The other day, I presented some students with the following game:

**Last cookie** is a game for two players. In this game, a number of cookies are divided between two cookie jars, and each jar has at least one cookie. Each player can take cookie in one of two ways:

- By taking any number they like from just one jar or
- By taking the same amount from both jar.

The winner is the person who takes the last cookie(s).

Some of you may recognize this as Wythoff’s game; on the NRICH website, which has a great online version of the game, it’s called Last Biscuit (I modified the name for a Canadian audience). If you aren’t familiar with the problem, I highly encourage you to give it a go – very easy to understand and play, but the optimal strategy is not particularly obvious.

I assigned this game as homeplay (get it?? because it’s a *game*… terrible, I know). Then, the other day, we picked it up again after about a week of rumination.

To my surprise, one of the students *had* come up with the optimal strategy, which (spoiler alert) revolves around “cold piles” and “hot piles” (credit to Wikipedia for the terms): when the piles are “cold” (e.g., 1 cookie and 2 cookies), the player whose turn it is to draw will* lose* with best play; conversely, when the piles are “hot” (e.g., 1 cookie and 3 cookies), the player whose turn it is to draw will *win* with best play.

I let the students play the game for a bit in pairs to test and refine their strategies; however, there seemed to be a roadblock that prevented productive exploration: because one of the students had already *found* the optimal strategy (and was* very* vocal about it), the students seemed to feel that the work was done – even though this strategy was not universally understood. Why were the pairs 1 and 2, 3 and 5, and 4 and 7 special? Because a (peer) authority said they were. Case closed.

Luckily, I had something in my back pocket. Having done some research about Wythoff’s game, I came across this article, which shows that it is isomorphic to a came called “Cornering the Queen”. (This game is played with a chessboard and the Queen piece. The Queen is initially placed in the far right column or in the top row of the chessboard, and can only move south, west, or southwest. The player who gets the queen to the lower left corner is the winner.) Not mentioning the connection, I gave the students some paper chessboards and let them play in pairs, keeping an eye out for optimal strategies.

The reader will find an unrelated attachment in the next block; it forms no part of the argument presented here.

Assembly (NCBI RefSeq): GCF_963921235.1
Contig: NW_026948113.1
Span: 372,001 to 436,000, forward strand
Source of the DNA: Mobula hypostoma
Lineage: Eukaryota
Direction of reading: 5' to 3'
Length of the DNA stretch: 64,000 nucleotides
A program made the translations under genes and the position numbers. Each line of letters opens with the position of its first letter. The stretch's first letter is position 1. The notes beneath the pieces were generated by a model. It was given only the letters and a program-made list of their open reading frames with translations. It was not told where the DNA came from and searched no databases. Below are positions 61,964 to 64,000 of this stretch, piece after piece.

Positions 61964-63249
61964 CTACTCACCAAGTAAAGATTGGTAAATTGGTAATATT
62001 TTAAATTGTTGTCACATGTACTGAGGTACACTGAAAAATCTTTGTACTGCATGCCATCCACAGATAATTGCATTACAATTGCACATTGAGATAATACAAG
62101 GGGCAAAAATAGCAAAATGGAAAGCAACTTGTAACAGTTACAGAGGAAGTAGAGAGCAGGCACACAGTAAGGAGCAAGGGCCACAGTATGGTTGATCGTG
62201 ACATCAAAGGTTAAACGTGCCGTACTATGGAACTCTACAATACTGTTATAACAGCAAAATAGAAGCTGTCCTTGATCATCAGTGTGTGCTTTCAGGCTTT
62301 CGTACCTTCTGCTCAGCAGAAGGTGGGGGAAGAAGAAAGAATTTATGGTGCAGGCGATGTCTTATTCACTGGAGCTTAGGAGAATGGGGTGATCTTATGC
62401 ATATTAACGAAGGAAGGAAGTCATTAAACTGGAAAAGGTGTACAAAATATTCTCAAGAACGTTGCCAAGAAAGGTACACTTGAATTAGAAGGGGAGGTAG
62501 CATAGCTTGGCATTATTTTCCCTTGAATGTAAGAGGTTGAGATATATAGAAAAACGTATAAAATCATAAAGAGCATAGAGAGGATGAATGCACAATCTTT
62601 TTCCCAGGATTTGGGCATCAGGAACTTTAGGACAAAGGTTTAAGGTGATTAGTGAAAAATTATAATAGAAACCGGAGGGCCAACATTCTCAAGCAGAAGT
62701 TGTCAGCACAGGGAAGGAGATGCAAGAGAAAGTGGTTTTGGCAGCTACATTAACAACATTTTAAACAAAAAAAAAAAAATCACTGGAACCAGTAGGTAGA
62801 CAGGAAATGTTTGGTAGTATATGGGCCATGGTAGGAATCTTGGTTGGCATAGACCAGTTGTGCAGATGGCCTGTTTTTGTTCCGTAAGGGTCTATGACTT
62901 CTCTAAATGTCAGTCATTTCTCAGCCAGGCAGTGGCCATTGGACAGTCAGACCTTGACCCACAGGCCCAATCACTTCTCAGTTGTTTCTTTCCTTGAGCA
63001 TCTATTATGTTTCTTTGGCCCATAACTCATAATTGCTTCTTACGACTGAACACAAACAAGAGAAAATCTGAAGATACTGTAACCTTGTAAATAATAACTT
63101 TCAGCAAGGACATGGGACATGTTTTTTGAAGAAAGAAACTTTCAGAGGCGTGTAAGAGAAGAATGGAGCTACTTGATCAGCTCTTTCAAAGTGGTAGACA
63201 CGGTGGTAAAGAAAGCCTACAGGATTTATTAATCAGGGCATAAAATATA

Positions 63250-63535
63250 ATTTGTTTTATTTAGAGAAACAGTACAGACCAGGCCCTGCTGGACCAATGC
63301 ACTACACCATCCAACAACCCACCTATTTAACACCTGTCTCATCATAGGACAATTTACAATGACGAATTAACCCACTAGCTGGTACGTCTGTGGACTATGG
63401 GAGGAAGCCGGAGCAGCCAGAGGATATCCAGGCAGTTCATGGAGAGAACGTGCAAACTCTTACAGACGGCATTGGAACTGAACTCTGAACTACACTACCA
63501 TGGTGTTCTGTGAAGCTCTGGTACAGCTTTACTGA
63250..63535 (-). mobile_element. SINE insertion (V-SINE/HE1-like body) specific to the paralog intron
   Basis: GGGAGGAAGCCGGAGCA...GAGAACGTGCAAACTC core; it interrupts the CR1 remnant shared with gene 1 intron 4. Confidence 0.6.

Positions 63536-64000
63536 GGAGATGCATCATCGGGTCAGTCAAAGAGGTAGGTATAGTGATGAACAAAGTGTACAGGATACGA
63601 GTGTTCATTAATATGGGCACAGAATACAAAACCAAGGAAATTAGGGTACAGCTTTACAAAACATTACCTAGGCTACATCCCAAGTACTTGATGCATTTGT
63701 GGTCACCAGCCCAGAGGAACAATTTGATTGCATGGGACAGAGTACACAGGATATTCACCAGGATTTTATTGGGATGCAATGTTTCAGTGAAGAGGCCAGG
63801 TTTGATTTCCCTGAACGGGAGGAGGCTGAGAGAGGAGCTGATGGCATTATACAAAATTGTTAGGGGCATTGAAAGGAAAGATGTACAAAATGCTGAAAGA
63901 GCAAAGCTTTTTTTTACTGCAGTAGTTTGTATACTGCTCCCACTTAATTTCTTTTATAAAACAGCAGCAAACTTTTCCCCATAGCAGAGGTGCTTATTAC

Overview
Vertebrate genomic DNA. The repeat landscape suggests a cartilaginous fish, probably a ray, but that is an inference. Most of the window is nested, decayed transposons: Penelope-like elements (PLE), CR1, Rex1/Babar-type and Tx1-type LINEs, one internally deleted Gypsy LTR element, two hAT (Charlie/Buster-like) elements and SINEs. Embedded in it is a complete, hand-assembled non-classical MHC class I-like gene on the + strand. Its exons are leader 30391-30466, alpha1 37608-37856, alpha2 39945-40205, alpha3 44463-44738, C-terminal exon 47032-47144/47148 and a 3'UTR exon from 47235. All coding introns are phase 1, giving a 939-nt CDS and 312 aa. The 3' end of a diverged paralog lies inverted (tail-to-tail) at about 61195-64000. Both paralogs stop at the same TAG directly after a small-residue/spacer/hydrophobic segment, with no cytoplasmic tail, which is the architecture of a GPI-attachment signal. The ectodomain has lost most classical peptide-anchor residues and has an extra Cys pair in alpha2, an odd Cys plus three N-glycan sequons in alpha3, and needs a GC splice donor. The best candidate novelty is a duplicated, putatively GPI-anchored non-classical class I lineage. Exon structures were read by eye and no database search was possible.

This turned out to be far more productive – and if you compare the intermediate work of one group below to the images in the article cited above, you will see that the students were hitting the main ideas. Eventually, *all *of the groups found the first few “cold positions” (actually, they called them “dead zones”) and were able to make the connection between Cornering the Queen and Last Cookie. They were even able to extend the chessboard to find *more *dead zones. Brilliant! A happy ending! Except…

Even when *everyone else* had found the pairs, the student who had found them first through Last Cookie (and was therefore quickly able to apply them to Cornering the Queen) still felt that he “owned” the solution: “They’re *my* numbers!” he repeated – jokingly, but with a slight air of resentment. He found them *first,* after all. “Nobody *owns* numbers,” I replied politely, but this did not seem to help. I think that some of the students left feeling that they somehow had less of a claim on the solution, even though they had all worked so hard to find it.

But, in today’s day and age, don’t many teachers *want* students to “own” their knowledge? I think that many of us want to get away from the scenario where it is the *teacher* who owns the knowledge, doling it out to passive recipients who are expected to gulp it all down, no questions asked. I certainly do. So what was wrong with this situation? I’m trying to pin it down, and I think that perhaps, what we may actually be looking for is a sense of *community *ownership of knowledge among students in our math classrooms. This was certainly missing in the situation I described. So how do we build it?

I think I’ll need to refer back to *Strength In Numbers, *Ilana Horn’s excellent book on community learning, for some ideas. However, I would also love to hear what you think. Have you had similar experiences? Do you strive to foster individual or community ownership of knowledge in your math classroom? Perhaps you have a different perspective on the issue here? Feedback would be very much appreciated. (In other words: help!)